Jadczak, A1,2, Visvanathan, R1,2,3, Barnard, R4, Luscombe‐Marsh, N5
1 NHMRC Centre of Research Excellence Frailty & Healthy Ageing, University of Adelaide, 2 Geriatrics Training & Research with Aged Care (G‐TRAC) Centre, Discipline of Medicine, University of Adelaide, 3 Aged & Extended Care Services, The Queen Elizabeth Hospital, CALHN, SA Health, 4 Centre for Physical Activity in Ageing (CPAA), CALHN, SA Health, 5 Health & Biosecurity, CSIRO, South Australia
Background and aims: Multi‐component exercise is key in improving muscle mass, strength and physical function in pre‐frail/frail older adults. However, exercise combined with protein supplementation might be even more effective. This study aimed to examine the feasibility and effects of a 6‐month exercise program combined with either whey or rice‐based protein on gait speed, grip strength and physical performance.
Methods: Community‐dwelling older adults aged ≥65 years participated in a centre‐ and home‐based exercise program (5x/week for 6 months) including walking, strength, balance and flexibility. In addition, participants were randomly assigned to consume twice daily whey (WheyPro) or rice‐based (RicePro) protein supplements.
Results: A total of 70 participants (mean age 73.34±6.85 years) were randomly allocated to either RicePro (n=36) or WheyPro (n=34). All participants tolerated the exercise, however, several gastrointestinal symptoms were noted with the whey protein causing two‐fold more symptoms compared to the rice protein. All other outcomes remained stable with no differences between the groups (p>0.05), except of the total consumed energy (kJ) (p=0.014) and fat (g) (p=0.012) which were significant lower in WheyPro.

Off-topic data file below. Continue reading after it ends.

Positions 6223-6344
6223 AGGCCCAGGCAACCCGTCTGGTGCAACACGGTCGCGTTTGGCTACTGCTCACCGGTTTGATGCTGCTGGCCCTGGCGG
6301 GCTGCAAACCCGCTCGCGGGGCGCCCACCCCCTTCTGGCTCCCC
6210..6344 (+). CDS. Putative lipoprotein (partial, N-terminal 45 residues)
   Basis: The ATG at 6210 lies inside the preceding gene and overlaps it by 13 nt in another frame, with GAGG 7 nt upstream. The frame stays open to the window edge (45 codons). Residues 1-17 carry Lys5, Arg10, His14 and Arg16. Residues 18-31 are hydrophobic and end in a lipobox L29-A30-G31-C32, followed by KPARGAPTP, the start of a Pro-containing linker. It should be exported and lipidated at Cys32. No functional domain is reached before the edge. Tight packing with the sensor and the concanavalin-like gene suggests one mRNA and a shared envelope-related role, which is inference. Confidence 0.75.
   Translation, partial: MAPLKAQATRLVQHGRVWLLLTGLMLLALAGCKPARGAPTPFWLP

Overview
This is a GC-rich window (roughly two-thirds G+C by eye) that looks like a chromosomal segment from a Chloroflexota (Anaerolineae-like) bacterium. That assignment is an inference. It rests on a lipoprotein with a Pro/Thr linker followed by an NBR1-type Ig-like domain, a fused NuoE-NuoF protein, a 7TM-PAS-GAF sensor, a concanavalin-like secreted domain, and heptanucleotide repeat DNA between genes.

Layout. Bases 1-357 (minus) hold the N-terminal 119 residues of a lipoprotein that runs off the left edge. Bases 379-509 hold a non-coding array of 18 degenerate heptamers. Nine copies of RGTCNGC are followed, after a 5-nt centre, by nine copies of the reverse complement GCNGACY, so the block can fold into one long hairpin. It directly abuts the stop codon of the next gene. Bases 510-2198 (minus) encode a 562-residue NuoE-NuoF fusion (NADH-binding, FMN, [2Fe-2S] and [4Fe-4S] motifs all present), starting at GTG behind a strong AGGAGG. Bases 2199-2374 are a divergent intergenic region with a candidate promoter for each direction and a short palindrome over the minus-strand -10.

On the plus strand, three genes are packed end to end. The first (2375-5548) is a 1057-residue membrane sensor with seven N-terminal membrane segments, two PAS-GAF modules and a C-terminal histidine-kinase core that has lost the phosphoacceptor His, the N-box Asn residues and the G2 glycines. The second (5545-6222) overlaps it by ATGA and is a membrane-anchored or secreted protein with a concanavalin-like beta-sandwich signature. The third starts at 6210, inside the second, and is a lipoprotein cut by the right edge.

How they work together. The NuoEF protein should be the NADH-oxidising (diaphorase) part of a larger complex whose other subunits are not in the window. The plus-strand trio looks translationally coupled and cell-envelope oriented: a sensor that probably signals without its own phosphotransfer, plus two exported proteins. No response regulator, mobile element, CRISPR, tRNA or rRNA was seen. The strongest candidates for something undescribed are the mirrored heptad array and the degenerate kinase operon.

Conclusion: This study provides valuable insight into the feasibility, safety and tolerability of a combined 6‐month exercise and protein program delivered to community‐dwelling older adults. While our data indicate that the quality of protein may not be critical as long as a sufficient amount is consumed, it is clear that a persons’ preference for different protein sources must be tailored to their needs and experiences as they progress through a nutrition and exercise program.
Dr Agathe Daria Jadczak is an Exercise Physiologist and Sports Scientist working as a Postdoctoral Research Fellow at The Queen Elizabeth Hospital (Basil Hetzel Institute for Translational Health Research). Agathe completed her PhD in Medicine in 2018 with the Adelaide G‐TRAC Centre, Adelaide Medical School, University of Adelaide, investigating various strategies to treat and prevent frailty in community‐dwelling older people. She focused on medical education programs, exercise advice provided by general practitioners and the impact of exercise programs combined with nutritional approach. Agathe is currently coordinating the FIRST (Frailty In Residential Sector Over Time) Study, a prospective cohort study in cooperation with Resthaven Inc. The study will help to validate a new frailty screening tool for residential aged care and investigate residents’ health over time. Agathe has also recently finished the EXPRESS Study (EXercise and PRotein Effectiveness Supplementation Study), a community based intervention study in cooperation with CSIRO.